Chartwell Pharmaceuticals, a contract manufacturer providing Rx solid dosage, packaging, and analytical services, recently implemented software from Adents, to assure compliance with current and future track-and-trace deadlines.
Selected for its exceptional flexibility, high scalability, and ease of deployment, Adents Seriza software was incorporated to serialize products from several bottling lines all serialized products at Chartwell’s Congers, NY facility. Adents is a provider of versatile, deployable serialization and track-and-trace software.
Following the decision to purchase a new NJM Packaging bottle labeling machine, Chartwell sought a serialization solution that could be implemented quickly, was hardware-agnostic, and would meet the upcoming November DSCSA requirements while being upgradeable for future mandates.
For its search, Chartwell assembled a senior-level, cross-discipline team representing its production, engineering, quality assurance and validation departments.
A tall task for trace and trace
Chartwell’s line processed bottles with specifications varying in size from 25-count to 2,000-count, at speeds of up to 150 bottles/min. The new labeler, an NJM Trotter model TRW-126, was outfitted with a Cognex In-Sight series camera, and integrated with a Videojet thermal-transfer printer.
The labeler’s position at a multi-line convergence point was important. Chartwell wanted to avoid the need for a second or third labeler, which many serialization vendors were proposing to prevent product backup. So not only did the desired serialization solution need to be compatible with equipment from different manufacturers, it also needed to handle varying products at high efficiency.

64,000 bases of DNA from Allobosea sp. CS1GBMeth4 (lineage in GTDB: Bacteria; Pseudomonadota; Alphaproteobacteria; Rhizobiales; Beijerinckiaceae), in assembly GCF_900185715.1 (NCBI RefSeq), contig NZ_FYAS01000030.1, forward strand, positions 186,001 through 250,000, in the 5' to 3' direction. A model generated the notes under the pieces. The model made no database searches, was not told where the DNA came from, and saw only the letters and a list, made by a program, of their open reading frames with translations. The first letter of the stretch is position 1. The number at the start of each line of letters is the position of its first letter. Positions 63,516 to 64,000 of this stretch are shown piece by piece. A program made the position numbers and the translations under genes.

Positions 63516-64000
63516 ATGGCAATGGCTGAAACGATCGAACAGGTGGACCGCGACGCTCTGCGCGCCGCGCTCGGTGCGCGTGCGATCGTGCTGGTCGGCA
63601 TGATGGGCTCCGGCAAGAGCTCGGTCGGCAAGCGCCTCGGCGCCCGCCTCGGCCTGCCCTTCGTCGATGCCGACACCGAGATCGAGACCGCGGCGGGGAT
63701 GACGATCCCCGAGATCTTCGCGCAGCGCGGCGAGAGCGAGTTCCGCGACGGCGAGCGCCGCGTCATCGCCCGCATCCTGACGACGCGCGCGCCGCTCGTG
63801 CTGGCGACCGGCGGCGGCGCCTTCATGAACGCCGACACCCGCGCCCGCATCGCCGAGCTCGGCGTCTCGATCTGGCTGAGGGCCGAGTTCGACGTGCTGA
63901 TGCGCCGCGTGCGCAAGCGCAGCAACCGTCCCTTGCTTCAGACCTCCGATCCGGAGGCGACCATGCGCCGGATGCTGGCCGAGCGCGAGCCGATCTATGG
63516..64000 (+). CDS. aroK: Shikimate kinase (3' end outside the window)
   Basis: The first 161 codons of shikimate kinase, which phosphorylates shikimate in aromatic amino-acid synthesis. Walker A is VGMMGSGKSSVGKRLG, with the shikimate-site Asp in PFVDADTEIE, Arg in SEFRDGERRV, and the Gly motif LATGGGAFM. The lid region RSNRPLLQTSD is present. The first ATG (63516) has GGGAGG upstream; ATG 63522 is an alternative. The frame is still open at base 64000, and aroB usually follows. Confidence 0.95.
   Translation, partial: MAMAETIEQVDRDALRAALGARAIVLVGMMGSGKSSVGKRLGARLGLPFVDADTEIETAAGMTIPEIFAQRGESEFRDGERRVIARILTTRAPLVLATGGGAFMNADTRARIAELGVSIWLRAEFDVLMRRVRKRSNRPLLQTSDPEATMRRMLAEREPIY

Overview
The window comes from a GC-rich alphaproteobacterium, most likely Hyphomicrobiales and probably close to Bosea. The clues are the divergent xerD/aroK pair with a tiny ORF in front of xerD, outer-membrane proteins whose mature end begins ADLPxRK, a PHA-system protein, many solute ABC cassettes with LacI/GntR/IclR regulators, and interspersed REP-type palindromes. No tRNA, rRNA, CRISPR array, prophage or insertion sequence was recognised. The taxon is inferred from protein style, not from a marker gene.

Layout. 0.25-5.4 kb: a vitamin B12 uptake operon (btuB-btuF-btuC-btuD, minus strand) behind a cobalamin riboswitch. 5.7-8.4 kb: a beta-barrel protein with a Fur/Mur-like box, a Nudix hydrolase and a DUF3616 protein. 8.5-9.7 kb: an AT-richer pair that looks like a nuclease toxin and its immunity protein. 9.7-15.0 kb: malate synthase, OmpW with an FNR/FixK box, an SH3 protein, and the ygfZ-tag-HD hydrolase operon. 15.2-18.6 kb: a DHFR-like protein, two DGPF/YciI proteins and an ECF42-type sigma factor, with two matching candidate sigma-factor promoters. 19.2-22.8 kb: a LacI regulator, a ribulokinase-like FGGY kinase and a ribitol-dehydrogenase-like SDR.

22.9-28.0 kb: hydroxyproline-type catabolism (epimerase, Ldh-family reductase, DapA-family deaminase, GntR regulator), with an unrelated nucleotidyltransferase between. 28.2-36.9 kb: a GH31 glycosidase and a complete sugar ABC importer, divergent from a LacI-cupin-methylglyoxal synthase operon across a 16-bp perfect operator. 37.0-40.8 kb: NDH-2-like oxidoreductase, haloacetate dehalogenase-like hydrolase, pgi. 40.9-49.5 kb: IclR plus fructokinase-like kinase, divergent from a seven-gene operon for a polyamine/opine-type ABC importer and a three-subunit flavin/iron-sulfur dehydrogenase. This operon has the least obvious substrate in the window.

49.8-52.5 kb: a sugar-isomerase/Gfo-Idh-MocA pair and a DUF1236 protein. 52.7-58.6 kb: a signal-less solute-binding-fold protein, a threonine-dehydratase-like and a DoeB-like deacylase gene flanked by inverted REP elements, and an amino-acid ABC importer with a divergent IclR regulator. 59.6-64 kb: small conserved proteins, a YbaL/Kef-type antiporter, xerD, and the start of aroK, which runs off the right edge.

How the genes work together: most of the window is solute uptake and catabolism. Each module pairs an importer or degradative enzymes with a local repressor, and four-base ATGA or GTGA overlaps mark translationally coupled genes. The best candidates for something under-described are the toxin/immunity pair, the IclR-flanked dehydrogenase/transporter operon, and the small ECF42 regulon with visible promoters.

Adents Seriza software was chosen as much by process of elimination as it was for its impressive set of features. Simply put, Chartwell had demands that most track-and-trace solutions can’t meet.
“The flexibility, ease of use, and reasonable cost of Adents Seriza all factored into Chartwell’s decision,” says Eric Farkas, Chartwell’s Head of Corporate Engineering. “We especially liked that Adents is totally equipment-agnostic, with a high level of interoperability for our existing hardware.”
At the site level, Adents Seriza employs a centralized configuration and process software called Adents Supervisor, which enables interface with ERP and EPCIS systems, multi-line configuration and serialization parameters management for country-specific requirements. At the line level, process execution software called Adents Pilot connects to site-level software and operates with a variety of line equipment to provide unit serialization, multi-level aggregation and rework.
Speedy implementation decreases downtime
Another important element for Chartwell was speed of implementation. To minimize impact to production schedules, Adents Seriza was incorporated into the labeler at NJM’s factory, where it underwent its Factory Acceptance Test (FAT). This required Adents to be onsite at NJM for two weeks of integration and one week of support to ensure critical milestones were met.
Adents initially agreed to set up the software in less than 20 days, yet In the software was installed ahead of schedule, taking only five days to get the system ready for execution of validation scripts, saving Chartwell three weeks of downtime.
Multiple product labeling and vision formats were also implemented, spanning Chartwell’s entire customer base. New split formats and 90° label formats were added to the system in just two hours, eliminating the previous requirement of rotating and aligning equipment to accommodate those formats. A significant reduction in setup time and lot changeover was realized by having the Adents software make such product adjustments, removing the burden from line operators.
“Adents Seriza enabled Chartwell Pharmaceuticals to process over a million units in just the first month of production,” says Christophe Devins, CEO of Adents, “This quickly developed total trust in our software’s ability to satisfy not only current deadlines, but future global pharmaceutical regulatory mandates coming in the years ahead.”